The High Court examined whether the behaviour of the managing director of a family-owned company was unfairly prejudicial to other shareholders of the company.

What happened?

Waldron and others v Waldron and another centred around a company (the Company) owned by four siblings, who had inherited their respective shareholdings from their parents. Sibling 1 was the Company’s majority shareholder and managing director. Siblings 2 and 3 were minority shareholders and a director and the Company’s secretary respectively. Sibling 4 was a minority shareholder but played no active role in the Company. Another corporate entity (SIG) held the balance of the shares.

At one point, Siblings 1 and 2 (the Company’s directors) identified an opportunity to buy assets from a business that had entered administration. Sibling 1 incorporated a new corporate vehicle, which bought the assets and hired them out to the Company at excessive charges. Siblings 2 and 3 alleged that Sibling 1 had entered into this arrangement in order to extract value from the Company.

In due course, Sibling 1 approached SIG to acquire its shares in the Company. Relations between the siblings subsequently broke down over the proportions in which they should acquire those shares. Sibling 1 wished to acquire all of SIG’s shares, whereas the other siblings argued for them to be distributed in proportion to their existing shareholdings.

This dispute escalated and culminated in Sibling 1 restricting the Siblings 2 and 3’s email access. Siblings 2 and 3 offered a small sum of money to the Company’s IT consultant to provide them with access to Sibling 1’s emails. When Sibling 1 discovered this, he dismissed Siblings 2 and 3 as employees of the Company.

Siblings 2 and 3 claimed that this behaviour amounted to unfair prejudice. Under English law, a member of a company can ask the court for relief if the affairs of the company are being, or may be, conducted in a manner that is unfairly prejudicial to the their interests as a member. Normally, if a court finds that there has been unfair prejudice, it will order a buy-out of the aggrieved member’s shares.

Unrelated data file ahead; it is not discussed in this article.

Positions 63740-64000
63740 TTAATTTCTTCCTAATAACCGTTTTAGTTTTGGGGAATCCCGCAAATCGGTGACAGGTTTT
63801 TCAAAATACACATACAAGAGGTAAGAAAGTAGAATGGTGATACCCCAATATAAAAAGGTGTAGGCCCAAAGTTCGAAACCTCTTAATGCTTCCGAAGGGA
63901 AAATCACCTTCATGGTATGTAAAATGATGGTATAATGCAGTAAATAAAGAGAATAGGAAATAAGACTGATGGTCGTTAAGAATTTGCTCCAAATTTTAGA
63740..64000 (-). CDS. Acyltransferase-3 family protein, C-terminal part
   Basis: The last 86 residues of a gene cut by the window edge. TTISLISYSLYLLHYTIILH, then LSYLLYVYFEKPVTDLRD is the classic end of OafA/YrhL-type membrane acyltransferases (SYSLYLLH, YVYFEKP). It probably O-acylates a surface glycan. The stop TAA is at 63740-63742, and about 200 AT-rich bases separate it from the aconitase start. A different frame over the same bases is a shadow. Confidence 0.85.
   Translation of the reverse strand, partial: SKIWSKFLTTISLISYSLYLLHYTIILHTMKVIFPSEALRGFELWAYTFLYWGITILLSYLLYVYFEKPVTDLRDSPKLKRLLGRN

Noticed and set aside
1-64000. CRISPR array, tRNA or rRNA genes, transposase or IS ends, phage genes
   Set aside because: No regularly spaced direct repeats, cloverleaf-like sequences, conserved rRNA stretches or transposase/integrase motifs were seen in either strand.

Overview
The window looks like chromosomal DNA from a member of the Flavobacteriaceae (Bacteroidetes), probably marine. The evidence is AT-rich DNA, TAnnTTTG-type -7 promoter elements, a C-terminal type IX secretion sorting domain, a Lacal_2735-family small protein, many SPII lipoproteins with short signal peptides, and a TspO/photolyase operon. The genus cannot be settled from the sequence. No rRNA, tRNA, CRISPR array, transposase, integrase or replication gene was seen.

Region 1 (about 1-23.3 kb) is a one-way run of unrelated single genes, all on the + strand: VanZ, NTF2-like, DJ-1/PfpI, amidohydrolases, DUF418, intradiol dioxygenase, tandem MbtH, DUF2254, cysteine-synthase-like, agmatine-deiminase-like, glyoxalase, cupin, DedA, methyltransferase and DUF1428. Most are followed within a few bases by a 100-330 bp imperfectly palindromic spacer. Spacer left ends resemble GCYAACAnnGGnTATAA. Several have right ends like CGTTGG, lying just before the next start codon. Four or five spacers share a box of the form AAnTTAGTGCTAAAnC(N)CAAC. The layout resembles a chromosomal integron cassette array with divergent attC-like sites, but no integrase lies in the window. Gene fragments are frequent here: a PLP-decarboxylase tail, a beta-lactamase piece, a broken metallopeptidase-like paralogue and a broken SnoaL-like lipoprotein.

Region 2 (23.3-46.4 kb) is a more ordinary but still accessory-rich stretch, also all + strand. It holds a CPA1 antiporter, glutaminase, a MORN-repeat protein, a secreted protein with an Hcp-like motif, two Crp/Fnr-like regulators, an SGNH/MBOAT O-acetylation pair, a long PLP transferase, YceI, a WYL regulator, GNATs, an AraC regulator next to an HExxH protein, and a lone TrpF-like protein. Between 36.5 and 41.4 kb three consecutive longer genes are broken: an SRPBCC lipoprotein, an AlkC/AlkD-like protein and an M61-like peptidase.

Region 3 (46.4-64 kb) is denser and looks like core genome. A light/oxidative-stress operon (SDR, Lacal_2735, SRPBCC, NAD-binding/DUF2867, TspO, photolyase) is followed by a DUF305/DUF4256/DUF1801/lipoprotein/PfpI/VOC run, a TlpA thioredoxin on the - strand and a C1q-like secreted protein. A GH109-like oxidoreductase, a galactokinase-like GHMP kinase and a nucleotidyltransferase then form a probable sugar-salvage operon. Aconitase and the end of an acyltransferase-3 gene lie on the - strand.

What did the court say?

The court decided not to grant an order.

The judge said that Sibling 1’s behaviour in authorising the lease of assets to the Company did indeed amount to unfair prejudice, because, in proposing the arrangement, Sibling 1 had put himself in a position of conflict of interest. He never sought the Company’s permission for this conflict and so had breached his duties to the Company. The fact that he believed the arrangement would benefit the Company was irrelevant. This breach of duty in turn amounted to unfair prejudice.

But Siblings 2 and 3 had discovered the hire-out arrangements shortly after they had been agreed and had done nothing about it. They had effectively acquiesced in the breach, and the court was not prepared to let them claim now. The same position applied to Sibling 4, who didn’t know about the hire-out but had been content enough to leave her brothers to run the Company.

By contrast, restricting Sibling 2 and 3’s email access did not amount to unfair prejudice. The judge said that, although a company's board is entitled to full information about every aspect of the company's affairs, a director is not automatically entitled to see all e-mails or documents generated in the course of the company's business. There may be circumstances where a managing director or chairman needs to deal with matters confidentially.

Moreover, dismissing Siblings 2 and 3 did not amount to unfair prejudice, because there had been a good reason for their dismissal. They had attempted to bribe a consultant of the company to provide unauthorised access to emails. Their behaviour had been, in the court’s words, “manifestly improper”.

How does this affect me?

For company directors and majority shareholders, the decision is a reminder to consider carefully how the way in which a company’s business is run may impact shareholders, particularly where they may have their own interest in the arrangement. The fact that putting an arrangement in place may benefit a company does not mean it can’t also amount to a breach of duty.

For shareholders who feel that a company’s business is being run to their detriment, the crux of the decision is to act quickly. By sitting on their hands in full knowledge of the issue and allowing it to continue, the shareholders in this case found they had lost their remedy.

It is also a reminder for directors that they may not have unfettered access to all records relating to their company. Whether a director is entitled to see a particular document will always depend on the nature of the document and the reasons for which the director is asking to see it.